This particular track gave us an opportunity to literally stretch the BT-50’s legs and utilise the four-wheel drive system. Regularly a two-wheel drive utility, a turn of the drive control knob moves it from rear-wheel drive to four-wheel drive. There’s also a low-range mode and a manually lockable rear differential lock to help in the really tough stuff.
Over this rutted terrain we found the BT-50’s suspension to be quite firm. We were thrown about the cabin a bit and had to hold on as we moved over some of the undulations. We found that it settled with the more weight we had in the rear, allowing the leaf springs to hunker down.
The steering off the beaten track was excellent. While not as light as the Ford Ranger’s electrically-assisted steering rack, the hydraulic unit in the BT-50 offered plenty of feedback and feel, which is important for off-road driving.
After a tough bash through the forest, the BT-50 came out the other end with just a small scratch on the optional plastic fender protectors — great news given the terrain.
Following the exit of Jefferys Track we drove onward to Cockle Creek. The winding roads down to the south of Tasmania are simply spectacular. Not only are they brilliant driving roads, the scenery is absolutely stunning.
The road takes you through Huonville, Geeveston and Dover before veering off into the forest for a gravel road trek to Cockle Creek.
The gravel roads are heavily rutted and hard edged. We thought that the BT-50’s firmer ride would become tiresome but it glided over the ruts without too many issues, which was pleasing from a passenger point of view.
It was also great fun on the faster sections of gravel where we could get the tail end to kick out with a prod of throttle — very childish, but fun. The composed and rigid body allows for predictable movements that make the car fun to toy with. The fairly lax stability control intervention meant that we could have fun without it biting down and taking over aggressively.
It wasn’t long before the trees disappeared and the scenery opened up to northern-Queensland-esque white sandy beaches and crystal clear water. Both Matt and I were totally blown away with how impressive the scenery was.
With an official population of just three people, Cockle Creek rates as one of the most beautiful Australian sites we’ve ever seen.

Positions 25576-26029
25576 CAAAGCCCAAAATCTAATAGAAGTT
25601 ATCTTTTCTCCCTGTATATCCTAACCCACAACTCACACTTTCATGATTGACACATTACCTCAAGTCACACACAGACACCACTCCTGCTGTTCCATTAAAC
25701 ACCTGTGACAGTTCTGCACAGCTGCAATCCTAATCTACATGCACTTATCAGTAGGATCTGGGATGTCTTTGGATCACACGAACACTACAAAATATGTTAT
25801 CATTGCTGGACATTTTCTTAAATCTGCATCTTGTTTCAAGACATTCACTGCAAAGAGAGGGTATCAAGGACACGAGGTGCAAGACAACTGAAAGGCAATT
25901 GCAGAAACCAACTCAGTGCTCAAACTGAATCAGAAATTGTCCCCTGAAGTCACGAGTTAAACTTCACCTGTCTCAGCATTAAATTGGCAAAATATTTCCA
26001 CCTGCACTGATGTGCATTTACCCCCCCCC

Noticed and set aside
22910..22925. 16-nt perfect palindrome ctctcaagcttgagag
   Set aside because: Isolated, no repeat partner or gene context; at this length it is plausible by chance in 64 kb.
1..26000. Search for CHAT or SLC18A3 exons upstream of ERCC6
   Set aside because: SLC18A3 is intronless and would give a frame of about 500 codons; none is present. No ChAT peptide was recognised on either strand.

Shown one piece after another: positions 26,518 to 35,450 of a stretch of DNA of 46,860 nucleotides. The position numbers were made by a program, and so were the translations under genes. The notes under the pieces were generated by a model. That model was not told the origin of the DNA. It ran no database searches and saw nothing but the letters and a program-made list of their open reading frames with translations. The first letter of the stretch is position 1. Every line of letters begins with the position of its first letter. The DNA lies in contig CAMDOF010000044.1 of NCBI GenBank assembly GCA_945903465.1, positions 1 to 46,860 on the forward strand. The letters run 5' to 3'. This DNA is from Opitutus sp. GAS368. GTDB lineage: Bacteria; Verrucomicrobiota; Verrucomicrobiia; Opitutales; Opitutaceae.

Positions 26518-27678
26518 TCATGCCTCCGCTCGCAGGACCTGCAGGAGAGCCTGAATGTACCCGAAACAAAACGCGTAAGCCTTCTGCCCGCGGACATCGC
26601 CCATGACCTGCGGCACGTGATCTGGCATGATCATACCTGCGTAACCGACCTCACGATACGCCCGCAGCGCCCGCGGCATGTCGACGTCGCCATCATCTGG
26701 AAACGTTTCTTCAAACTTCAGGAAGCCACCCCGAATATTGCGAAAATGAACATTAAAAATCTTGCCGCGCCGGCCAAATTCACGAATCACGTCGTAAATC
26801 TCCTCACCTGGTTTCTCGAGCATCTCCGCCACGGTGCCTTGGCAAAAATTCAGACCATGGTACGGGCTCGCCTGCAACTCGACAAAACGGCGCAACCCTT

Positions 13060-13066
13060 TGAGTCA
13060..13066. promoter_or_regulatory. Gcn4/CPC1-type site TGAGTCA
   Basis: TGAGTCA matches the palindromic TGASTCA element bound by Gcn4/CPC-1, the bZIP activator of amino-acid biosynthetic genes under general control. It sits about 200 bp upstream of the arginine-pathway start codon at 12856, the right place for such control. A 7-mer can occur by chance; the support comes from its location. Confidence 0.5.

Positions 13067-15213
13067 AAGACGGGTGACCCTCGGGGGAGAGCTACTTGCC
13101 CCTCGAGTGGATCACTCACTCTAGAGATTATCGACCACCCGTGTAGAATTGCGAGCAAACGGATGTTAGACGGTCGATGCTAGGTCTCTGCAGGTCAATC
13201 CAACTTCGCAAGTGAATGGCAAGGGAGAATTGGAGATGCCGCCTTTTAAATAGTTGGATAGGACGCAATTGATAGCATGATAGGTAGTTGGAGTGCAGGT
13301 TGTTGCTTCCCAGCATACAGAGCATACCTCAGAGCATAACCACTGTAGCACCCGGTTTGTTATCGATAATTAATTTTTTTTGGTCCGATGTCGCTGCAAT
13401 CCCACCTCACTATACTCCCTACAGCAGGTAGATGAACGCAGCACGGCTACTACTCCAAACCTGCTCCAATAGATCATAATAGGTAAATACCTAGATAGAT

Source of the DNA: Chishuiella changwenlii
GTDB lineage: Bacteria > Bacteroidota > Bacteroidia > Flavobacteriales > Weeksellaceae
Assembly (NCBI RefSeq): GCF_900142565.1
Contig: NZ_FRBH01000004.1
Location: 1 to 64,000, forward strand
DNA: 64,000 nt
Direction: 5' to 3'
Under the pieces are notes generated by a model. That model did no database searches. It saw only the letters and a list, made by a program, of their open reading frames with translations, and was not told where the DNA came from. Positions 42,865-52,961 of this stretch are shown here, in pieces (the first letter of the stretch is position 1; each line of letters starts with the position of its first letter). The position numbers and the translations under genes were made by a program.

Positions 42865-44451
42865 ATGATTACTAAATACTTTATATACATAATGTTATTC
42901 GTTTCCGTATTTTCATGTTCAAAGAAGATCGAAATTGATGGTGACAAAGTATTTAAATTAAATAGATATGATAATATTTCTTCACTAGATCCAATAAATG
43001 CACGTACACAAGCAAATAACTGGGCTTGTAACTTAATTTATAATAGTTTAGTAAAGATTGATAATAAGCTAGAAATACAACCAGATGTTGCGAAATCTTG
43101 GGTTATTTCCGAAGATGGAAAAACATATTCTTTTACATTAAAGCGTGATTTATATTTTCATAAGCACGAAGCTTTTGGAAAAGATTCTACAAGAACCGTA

The deserted beach is lined with camping areas and a couple of houses. A ranger’s station is also on site to help with directions and lost travellers.
Cockle Creek is the southernmost street in Australia and is the gateway to the southernmost point in Australia. The southernmost point is another few hours away by bicycle or hiking.
While we had every intention of riding our bicycles to the southernmost point, the burger shop in Hobart was distantly calling our names.
This weekend road trip had us depart Melbourne on an overnight boat service with a couple of bikes and a change of clothes in tow. We hit the ground running on Saturday morning from Devonport, stopping overnight in New Norfolk and then trekking southward to Cockle Creek, before a return highway cruise to Devonport.
It’s a trip that anybody can do and if you skip Jefferys Track, it’s a trip that can be done in virtually any car. We’re totally chuffed that we actually get paid to do this kind of job and loved every minute of it — well, except Matt’s gaseous emissions.
We never really thought of previous generation utes as ‘lifestyle’ vehicles. This latest crop — the BT-50 included — offers a great split between work during the week and play during weekends. The size of the tray on the Freestyle Cab is still usable, with the interior seating four with a squeeze and two in comfort.
The BT-50 range starts at $25,570 for the entry-level 4×2 XT manual and tops out at $53,790 for the 4×4 GT automatic. The 4×4 XTR Freestyle Cab automatic we tested here is priced at $49,675.
If you’re planning on trekking over the same roads we did, we’d highly recommend a rugged four-wheel drive or ute. But, if you’d like to head straight down to the southernmost road, any car will do. We spotted things like Hyundai i30s and Toyota Corollas down there — although the ride would be pretty rough on the dirt section just prior to Cockle Creek.
To see more images from our weekend road trip with the Mazda BT-50, click on the Photos tab. Videography by Igor Solomon.